Second, we find that the balance sheet capacity to hold mortgages is an important factor explaining market segmentation because of differences among banks themselves. Banks that are flush with capital are more likely to hold mortgages on their balance sheets. Poorly capitalized banks are more likely to behave like shadow banks and sell the mortgages they originate. Thus, the market share of well-capitalized banks jumps 10 percent at the conforming loan limit.
To summarize, shadow banks have an advantage in the conforming mortgage market because they are lightly regulated. Traditional banks have an advantage in the jumbo market—a market in which it has been difficult to sell loans—because they take deposits and have the capacity to hold mortgages on their balance sheets. Well-capitalized banks are more likely to keep mortgages; poorly capitalized banks are more likely to act like shadow banks and sell mortgages on the secondary market.
|Traditional Banks||Shadow Banks|
|Heavily Regulated||Lightly Regulated|
|Take Deposits||Don't Take Deposits|
|Can Hold Mortgages or Sell to GSEs||Must Sell to GSEs|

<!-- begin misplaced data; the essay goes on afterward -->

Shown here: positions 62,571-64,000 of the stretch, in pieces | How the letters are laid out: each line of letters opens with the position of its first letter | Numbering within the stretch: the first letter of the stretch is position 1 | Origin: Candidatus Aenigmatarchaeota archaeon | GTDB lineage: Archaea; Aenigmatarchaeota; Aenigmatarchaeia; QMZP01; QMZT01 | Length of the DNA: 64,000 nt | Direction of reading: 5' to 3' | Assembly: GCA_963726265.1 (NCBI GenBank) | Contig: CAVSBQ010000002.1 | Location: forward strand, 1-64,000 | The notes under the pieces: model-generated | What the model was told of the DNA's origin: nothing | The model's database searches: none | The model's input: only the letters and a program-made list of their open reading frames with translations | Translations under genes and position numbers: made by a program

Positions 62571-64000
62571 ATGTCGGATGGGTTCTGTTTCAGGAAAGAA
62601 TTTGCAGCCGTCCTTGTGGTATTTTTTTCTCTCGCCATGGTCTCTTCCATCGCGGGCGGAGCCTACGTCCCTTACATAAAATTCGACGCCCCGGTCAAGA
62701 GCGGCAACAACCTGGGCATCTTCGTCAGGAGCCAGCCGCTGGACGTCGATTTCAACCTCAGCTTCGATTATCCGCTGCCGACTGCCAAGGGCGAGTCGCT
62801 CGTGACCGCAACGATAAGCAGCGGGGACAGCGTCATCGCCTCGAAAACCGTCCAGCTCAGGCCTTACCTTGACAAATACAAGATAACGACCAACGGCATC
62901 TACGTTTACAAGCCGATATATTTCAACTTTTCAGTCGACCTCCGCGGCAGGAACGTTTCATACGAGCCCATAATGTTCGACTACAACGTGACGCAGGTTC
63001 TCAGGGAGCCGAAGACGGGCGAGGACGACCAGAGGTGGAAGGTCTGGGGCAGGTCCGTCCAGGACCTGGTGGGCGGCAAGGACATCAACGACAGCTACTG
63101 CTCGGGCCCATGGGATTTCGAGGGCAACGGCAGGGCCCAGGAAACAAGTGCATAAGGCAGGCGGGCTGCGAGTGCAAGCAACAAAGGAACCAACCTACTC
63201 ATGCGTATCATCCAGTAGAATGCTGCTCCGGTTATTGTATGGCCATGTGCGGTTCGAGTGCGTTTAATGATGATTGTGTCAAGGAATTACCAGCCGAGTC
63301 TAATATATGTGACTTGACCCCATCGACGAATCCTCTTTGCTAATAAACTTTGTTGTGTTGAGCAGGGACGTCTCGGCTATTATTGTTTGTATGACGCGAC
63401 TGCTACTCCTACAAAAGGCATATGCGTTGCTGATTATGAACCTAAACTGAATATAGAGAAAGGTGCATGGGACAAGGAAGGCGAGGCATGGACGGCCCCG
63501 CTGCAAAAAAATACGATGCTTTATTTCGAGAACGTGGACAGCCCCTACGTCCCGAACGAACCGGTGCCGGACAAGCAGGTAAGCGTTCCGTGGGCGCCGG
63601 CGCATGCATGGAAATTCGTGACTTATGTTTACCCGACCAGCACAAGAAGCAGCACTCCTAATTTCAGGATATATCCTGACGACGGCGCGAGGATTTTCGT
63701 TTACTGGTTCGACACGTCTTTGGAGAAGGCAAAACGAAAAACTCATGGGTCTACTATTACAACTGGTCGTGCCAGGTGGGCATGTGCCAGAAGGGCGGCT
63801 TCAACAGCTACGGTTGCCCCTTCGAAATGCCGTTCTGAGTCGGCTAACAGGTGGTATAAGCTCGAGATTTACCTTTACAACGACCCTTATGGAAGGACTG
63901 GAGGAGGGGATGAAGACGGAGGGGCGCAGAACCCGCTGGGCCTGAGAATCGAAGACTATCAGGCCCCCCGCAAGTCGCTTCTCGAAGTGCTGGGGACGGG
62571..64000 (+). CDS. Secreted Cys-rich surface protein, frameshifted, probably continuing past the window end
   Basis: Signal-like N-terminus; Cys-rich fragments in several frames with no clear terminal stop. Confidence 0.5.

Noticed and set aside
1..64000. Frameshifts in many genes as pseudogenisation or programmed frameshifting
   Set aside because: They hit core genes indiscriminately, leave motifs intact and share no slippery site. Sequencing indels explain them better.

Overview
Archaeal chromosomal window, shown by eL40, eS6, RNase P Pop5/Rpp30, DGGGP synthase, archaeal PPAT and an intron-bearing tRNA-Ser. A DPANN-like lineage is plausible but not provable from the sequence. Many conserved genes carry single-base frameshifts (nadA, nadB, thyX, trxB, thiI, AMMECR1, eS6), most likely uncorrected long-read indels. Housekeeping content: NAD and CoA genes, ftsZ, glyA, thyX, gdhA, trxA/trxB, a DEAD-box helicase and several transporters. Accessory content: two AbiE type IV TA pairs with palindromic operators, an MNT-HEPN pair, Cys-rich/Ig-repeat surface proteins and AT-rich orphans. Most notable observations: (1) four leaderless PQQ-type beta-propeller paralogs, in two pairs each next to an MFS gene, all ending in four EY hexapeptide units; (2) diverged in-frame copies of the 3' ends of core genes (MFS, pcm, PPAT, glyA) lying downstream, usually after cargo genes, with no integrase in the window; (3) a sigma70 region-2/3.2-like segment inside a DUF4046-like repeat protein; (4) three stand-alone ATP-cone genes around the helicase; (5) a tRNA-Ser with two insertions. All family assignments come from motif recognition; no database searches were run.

|Competitive Advantage in Jumbo Market||Competitive Advantage in Conforming Market|
This segmented market structure raises vital policy issues concerning the price and availability of mortgages, and the stability of the banking system. First, there are distributional effects. Policies that boost the availability of jumbo loans tend to benefit high-income borrowers, which would tend to raise levels of inequality; policies that increase the supply of conforming loans benefit less-affluent borrowers and would reduce inequality. Second are questions of systemic risk. Increasing the supply of jumbo mortgages mean a greater volume of mortgages held on bank balance sheets, which raises the level of credit risk in the banking system. But shifting mortgage supply to the conforming market creates additional credit risk for the GSEs. In 2008, Fannie Mae and Freddie Mac were found to be insolvent and were put into conservatorship, with the federal government assuming their obligations. Thus, a larger supply of conforming loans potentially raises the risk to the U.S. Treasury and, ultimately, to taxpayers.